From A Place Called Solid - West Virginia and Its Writers

 Louise McNeill’s words, “from a place called solid” frame the working theme for the first West Virginia literary map. The design includes listings of various writers from the state and the genres in which they write. The front illustration addresses the scope of content from the general “sense of place” to the specific details of published titles.
The honor of being placed on the front design was given to those writers who have received national recognition, have become the “spirit voices” of our regional culture, have effected social change through the power of their words, or have implanted a lasting imprint on the psyche of our regional and national soul.

  Portrait images of specific monumental writers, all who now “belong to the ages,” were chosen carefully and include Booker T. Washington, Pearl S. Buck, Louise McNeill, Rebecca Harding Davis, and David Hunter Strother. Literary figures and characters--Chief Logan, John Brown, William Anderson “Devil Anse” Hatfield, John Henry, the legendary Tony Beaver, and the symbolic coal miner stand in the shadows of the writers.

  Stretching out into the vast representation of place are the images representing our culture, history, and imagination of the writers. Place names, real and fictional, fix us to the legendary. The mills, coal towns, railroads and tunnels, all represent the taming or the traumatizing of the Allegheny Front.

  The map shape of West Virginia, a most identifying image, was used to represent the geographics of place but as well the dimensional structure and spiritual realm of home, hills, and something everlasting solid. Mountains, majestic rivers from rushing streams, flora, fauna, state symbols of the black bear, rhododendron, and cardinal were included because they are what we are, habitants of a very special country, “from a place called solid.”

     Noel W. Tenney, Illustrator

Contact Info

The Frank and Jane Gabor
West Virginia Folklife Center

on the campus of Fairmont State University and Pierpont Community and Technical College
1201 Locust Avenue
Fairmont, WV 26554
(304) 367-4403
wvfolklife@fairmontstate.edu
wvfolklife@pierpont.edu

Dr. Judy P. Byers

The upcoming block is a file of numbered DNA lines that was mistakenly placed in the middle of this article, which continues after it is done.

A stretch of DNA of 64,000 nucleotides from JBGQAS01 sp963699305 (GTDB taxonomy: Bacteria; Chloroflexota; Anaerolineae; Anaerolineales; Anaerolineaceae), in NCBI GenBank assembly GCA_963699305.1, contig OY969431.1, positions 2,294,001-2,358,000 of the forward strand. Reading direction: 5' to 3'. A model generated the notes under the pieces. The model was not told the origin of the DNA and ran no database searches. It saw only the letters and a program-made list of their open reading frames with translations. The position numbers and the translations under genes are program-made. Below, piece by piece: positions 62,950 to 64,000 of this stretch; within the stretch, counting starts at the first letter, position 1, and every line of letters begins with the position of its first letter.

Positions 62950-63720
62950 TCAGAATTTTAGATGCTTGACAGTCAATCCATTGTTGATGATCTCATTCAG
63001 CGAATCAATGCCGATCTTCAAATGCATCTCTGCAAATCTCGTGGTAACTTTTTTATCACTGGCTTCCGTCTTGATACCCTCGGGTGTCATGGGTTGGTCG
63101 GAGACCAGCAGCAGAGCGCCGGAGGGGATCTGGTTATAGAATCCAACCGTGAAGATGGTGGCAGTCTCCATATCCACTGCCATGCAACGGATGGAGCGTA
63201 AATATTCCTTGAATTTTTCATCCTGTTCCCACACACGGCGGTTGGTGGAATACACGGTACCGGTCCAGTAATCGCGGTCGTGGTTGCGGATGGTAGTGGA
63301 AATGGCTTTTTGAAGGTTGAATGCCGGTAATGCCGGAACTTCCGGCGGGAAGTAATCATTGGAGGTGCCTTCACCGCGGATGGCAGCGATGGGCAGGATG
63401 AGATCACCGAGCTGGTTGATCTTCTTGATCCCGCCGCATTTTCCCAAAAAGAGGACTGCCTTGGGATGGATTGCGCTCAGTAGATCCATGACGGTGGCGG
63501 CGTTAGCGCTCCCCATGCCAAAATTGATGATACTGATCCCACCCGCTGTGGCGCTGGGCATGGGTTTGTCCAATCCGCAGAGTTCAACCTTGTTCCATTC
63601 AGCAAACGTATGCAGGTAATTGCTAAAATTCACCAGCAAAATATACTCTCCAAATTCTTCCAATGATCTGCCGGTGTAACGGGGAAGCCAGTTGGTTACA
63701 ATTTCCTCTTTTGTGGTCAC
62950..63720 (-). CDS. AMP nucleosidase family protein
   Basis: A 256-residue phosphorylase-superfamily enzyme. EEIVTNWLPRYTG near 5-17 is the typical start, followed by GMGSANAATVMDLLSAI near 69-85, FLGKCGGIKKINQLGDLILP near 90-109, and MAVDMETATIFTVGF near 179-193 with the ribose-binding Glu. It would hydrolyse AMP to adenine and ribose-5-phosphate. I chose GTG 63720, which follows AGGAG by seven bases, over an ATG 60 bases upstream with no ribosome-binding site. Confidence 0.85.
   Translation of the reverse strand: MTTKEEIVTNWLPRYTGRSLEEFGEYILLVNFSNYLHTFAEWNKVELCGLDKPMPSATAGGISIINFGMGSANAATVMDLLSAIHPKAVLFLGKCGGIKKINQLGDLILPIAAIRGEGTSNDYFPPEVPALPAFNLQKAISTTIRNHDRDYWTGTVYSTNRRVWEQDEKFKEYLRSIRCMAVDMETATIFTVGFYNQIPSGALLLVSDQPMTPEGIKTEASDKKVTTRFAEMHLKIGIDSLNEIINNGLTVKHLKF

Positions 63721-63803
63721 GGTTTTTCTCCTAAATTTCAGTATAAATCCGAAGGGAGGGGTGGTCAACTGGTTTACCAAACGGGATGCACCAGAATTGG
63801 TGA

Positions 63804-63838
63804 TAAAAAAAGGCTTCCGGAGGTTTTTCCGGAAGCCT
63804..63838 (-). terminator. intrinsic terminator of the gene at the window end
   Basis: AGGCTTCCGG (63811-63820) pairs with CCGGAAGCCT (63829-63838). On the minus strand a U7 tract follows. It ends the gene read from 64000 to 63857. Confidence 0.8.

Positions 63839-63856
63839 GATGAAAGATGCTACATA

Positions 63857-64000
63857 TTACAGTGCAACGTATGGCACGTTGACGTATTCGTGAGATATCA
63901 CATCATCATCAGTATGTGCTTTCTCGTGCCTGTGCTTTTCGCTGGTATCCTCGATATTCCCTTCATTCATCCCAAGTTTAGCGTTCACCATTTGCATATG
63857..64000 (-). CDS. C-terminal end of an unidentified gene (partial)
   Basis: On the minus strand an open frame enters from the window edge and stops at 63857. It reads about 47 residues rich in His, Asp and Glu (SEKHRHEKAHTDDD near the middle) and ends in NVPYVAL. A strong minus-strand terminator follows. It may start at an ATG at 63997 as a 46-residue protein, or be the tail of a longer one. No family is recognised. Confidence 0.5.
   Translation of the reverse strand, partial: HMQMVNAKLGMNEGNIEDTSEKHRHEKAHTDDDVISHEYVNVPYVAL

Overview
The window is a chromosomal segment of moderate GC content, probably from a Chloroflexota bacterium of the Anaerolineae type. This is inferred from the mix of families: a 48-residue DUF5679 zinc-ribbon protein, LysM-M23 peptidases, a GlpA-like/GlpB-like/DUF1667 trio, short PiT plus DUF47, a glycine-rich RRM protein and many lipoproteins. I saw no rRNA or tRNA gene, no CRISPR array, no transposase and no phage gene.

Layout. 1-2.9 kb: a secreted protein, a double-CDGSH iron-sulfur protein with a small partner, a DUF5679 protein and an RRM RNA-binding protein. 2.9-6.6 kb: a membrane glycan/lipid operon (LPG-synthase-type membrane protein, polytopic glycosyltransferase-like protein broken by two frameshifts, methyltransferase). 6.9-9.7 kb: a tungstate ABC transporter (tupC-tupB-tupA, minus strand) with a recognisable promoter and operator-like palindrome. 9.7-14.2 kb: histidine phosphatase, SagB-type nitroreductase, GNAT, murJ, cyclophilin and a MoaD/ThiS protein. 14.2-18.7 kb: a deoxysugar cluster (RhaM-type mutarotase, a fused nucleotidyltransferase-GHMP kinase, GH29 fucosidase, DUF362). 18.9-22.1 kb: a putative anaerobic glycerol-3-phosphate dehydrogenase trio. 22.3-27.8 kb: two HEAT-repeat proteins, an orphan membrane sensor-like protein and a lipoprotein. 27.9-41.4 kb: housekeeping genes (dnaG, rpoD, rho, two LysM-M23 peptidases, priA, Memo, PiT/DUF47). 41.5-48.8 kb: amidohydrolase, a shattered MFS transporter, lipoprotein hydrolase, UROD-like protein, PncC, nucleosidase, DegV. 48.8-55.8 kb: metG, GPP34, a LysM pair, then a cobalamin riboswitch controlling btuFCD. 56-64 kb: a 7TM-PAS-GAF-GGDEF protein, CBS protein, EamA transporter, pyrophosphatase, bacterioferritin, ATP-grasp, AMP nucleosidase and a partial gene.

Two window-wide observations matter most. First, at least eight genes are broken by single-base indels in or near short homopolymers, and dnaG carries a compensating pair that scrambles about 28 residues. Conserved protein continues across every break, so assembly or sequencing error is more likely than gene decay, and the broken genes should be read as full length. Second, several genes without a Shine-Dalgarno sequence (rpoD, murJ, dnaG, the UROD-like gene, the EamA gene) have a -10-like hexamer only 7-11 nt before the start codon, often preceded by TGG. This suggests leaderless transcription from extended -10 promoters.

Dr. Judy P. Byers
, Director Frank & Jane Gabor WV Folklife Center,
  Abelina Suarez Professor, Senior Level,
  English & Folklore Studies
Fairmont State University
(304) 367-4286
jbyers@fairmontstate.edu
jbyers@pierpont.edu


 

FSUNow Stories

Wednesday, October 29, 2014

The Frank and Jane Gabor West Virginia Folklife Center will host an Old-Fashioned Folk Dance/Cake Walk from 6 to 9 p.m. Thursday, Oct. 30.

Admission is free and open to the public. For more information, call (304) 367-4403.

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Monday, September 29, 2014

A local family has donated a first edition set of Civil War history books to Fairmont State University and the Frank and Jane Gabor West Virginia Folklife Center in honor of Norman L. Kronjaeger.

Through the Fairmont State Foundation, Inc., Laura Kronjaeger Baker of Fairmont and Sherry Kronjaeger Hickman of Cornelius, N.C., presented “The Photographic History of the Civil War in Ten Volumes” to Dr. Judy P. Byers, Executive Director of the Folklife Center, and Tammy Whitacre, Director of Development for the Foundation, on Friday, Sept. 12.

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Wednesday, September 17, 2014

The Frank and Jane Gabor West Virginia Folklife Center at Fairmont State University will host folk music events on Thursday evenings this fall.

As part of the Introduction to Folk Music class taught by Lynette Swiger, a folk music concert featuring Elmer Rich and Mark Crabtree is planned for 7:30 to 8:45 p.m. Thursday, Sept. 18, in The Great Room of Cultures at the Folklife Center. The public is invited to attend. Admission is free.

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